Men's Health

The average man pays less attention to his health than the average woman. Compared to women, men are more likely to

  • drink alcohol and use tobacco
  • make risky choices
  • not see a doctor for regular checkups

Men are assailed by the diseases that can affect anyone—heart disease, stroke, diabetes, cancer, depression… But they also have unique issues such as prostate cancer and benign prostate enlargement.

Many of the major health risks that men face can be prevented with a healthy lifestyle: regular exercise, a healthy diet, not smoking, stress reduction, and alcohol consumption in the moderate range (no more than two drinks a day) if at all. Regular checkups and screening tests can spot disease early, when it is easiest to treat.

So don't be an average man — get on board with protecting your health today.

Men's Health Articles

Medical memo: Cholesterol and prostate cancer

Ask men about their top health worries, and most will put cholesterol and prostate cancer high on the list. That's understandable, since unfavorable cholesterol levels contribute to heart attack and stroke, the first and fourth leading causes of death in America, and prostate cancer takes about 32,000 lives a year. Still, while most men understand the link between cholesterol and cardiovascular disease, few suspect a link between cholesterol and cancer. Research is beginning to change that. (Locked) More »

Acupuncture for ED?

Research is beginning to consider the possibility that acupuncture may help some men with erectile dysfunction. Acupuncture merits more study, both in relation to ED and to a host of other purported uses.  Men who are attracted to "all-natural" therapies should work on lifestyle changes that can preserve or improve erectile function. (Locked) More »

Two-way street between erection problems and heart disease

Trouble getting or keeping an erection can be an early warning sign of heart disease, much as heart disease can signal a man's current or future sexual problems. Instance of either should prompt a conversation with your doctor about the other, as well as lifestyle choices that can improve sexual function and cardiovascular health. (Locked) More »

Bladder cancer: Men at risk

One of the unappreciated benefits of growing older is that cancer of the testicles becomes rare — but as men outgrow that risk, they face the problem of prostate cancer. With these well-publicized diseases to head their worry list, it's easy for men to overlook bladder cancer — but that would be a mistake. More »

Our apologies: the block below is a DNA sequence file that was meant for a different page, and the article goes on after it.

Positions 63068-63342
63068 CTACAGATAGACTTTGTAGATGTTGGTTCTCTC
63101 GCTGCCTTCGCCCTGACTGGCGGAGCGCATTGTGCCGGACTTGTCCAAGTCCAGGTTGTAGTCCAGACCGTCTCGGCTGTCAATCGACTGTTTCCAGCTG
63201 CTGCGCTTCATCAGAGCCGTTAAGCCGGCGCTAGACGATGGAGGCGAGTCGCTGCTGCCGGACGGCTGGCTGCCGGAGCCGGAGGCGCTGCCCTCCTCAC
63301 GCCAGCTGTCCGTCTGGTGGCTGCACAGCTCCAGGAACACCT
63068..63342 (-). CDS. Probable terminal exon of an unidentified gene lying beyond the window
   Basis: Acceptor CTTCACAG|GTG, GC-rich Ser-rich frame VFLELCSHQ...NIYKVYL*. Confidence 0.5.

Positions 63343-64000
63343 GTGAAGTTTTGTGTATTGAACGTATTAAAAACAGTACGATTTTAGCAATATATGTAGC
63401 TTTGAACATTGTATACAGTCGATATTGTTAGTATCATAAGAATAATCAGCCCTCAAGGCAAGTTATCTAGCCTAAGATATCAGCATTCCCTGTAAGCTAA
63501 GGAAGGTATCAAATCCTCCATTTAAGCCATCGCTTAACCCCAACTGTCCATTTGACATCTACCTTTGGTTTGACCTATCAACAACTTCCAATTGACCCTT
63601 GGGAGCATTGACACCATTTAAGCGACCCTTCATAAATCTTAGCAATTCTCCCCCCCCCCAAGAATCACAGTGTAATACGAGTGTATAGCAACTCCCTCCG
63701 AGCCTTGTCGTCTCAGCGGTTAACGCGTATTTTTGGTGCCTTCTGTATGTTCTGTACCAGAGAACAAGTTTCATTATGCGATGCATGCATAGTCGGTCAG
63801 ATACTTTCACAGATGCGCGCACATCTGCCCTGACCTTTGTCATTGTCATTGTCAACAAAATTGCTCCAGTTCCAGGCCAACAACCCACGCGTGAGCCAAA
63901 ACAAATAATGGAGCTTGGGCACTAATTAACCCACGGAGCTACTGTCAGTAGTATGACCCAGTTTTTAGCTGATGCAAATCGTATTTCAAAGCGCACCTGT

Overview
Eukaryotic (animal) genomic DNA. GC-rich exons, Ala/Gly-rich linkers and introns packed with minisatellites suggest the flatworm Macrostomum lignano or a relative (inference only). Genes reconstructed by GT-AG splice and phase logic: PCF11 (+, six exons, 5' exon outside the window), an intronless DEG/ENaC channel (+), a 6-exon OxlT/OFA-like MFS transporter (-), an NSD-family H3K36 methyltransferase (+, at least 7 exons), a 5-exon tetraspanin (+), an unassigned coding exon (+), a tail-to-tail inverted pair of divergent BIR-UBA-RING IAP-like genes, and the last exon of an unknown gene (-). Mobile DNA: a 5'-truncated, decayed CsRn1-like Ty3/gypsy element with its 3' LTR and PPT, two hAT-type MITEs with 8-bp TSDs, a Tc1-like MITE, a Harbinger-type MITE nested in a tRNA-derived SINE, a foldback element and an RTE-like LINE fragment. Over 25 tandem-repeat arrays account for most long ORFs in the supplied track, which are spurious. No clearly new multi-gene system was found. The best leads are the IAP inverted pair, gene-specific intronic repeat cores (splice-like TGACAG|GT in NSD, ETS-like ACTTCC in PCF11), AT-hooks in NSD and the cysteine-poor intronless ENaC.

Never too late: Exercise helps late starters

Results of studies from several countries, including the United States, confirm that men who do not start exercising until middle age still gain many health benefits from it, most importantly added longevity. Men who start exercising after age 50 need to exercise caution.  (Locked) More »

Obesity: Unhealthy and unmanly

Excess body fat raises levels of LDL ("bad") cholesterol and triglycerides while also lowering HDL ("good") cholesterol levels. Obesity impairs the body's responsiveness to insulin, raising blood sugar and insulin levels. Obesity increases the risk of male maladies, ranging from erectile dysfunction to BPH and prostate cancer. It also increases the risk of heart attack, stroke, hypertension, diabetes, gallstones, cancer, osteoarthritis, obstructive sleep apnea, fatty liver, and depression. Obesity and lack of exercise are responsible for about 1,000 American deaths each day, and if present trends continue, they will soon overtake smoking as the leading preventable causes of death in the U.S. More »

AAA screening

I am a 72-year-old male in excellent health. I have been diagnosed with a 3.7-centimeter aortic aneurysm. My doctor recommends an ultrasound every six months. Are six-month checks adequate? And when should surgery be considered? (Locked) More »

Testosterone replacement: A cautionary tale

Testosterone therapy has been viewed as a way to counter the effects of aging where bone calcium declines, muscle mass decreases, body fat increases and red blood cell counts decline. But there is no proof that testosterone therapy will reverse these changes and its safety for older men remains controversial. A study found that men who took daily testosterone had a higher incidence of cardiovascular events. Its role in prostate disease, both benign prostatic hyperplasia (BPH) and prostate cancer is unresolved. (Locked) More »

That nagging cough

A persistent or chronic cough that lasts longer than a few weeks can be worrisome, but for nonsmokers, the most common causes include asthma, bronchitis, post nasal drip, gastroesophageal reflux disease, and medication for high blood pressure. Before you attempt to diagnose and treat yourself, review these red flags that call for prompt medical attention. More »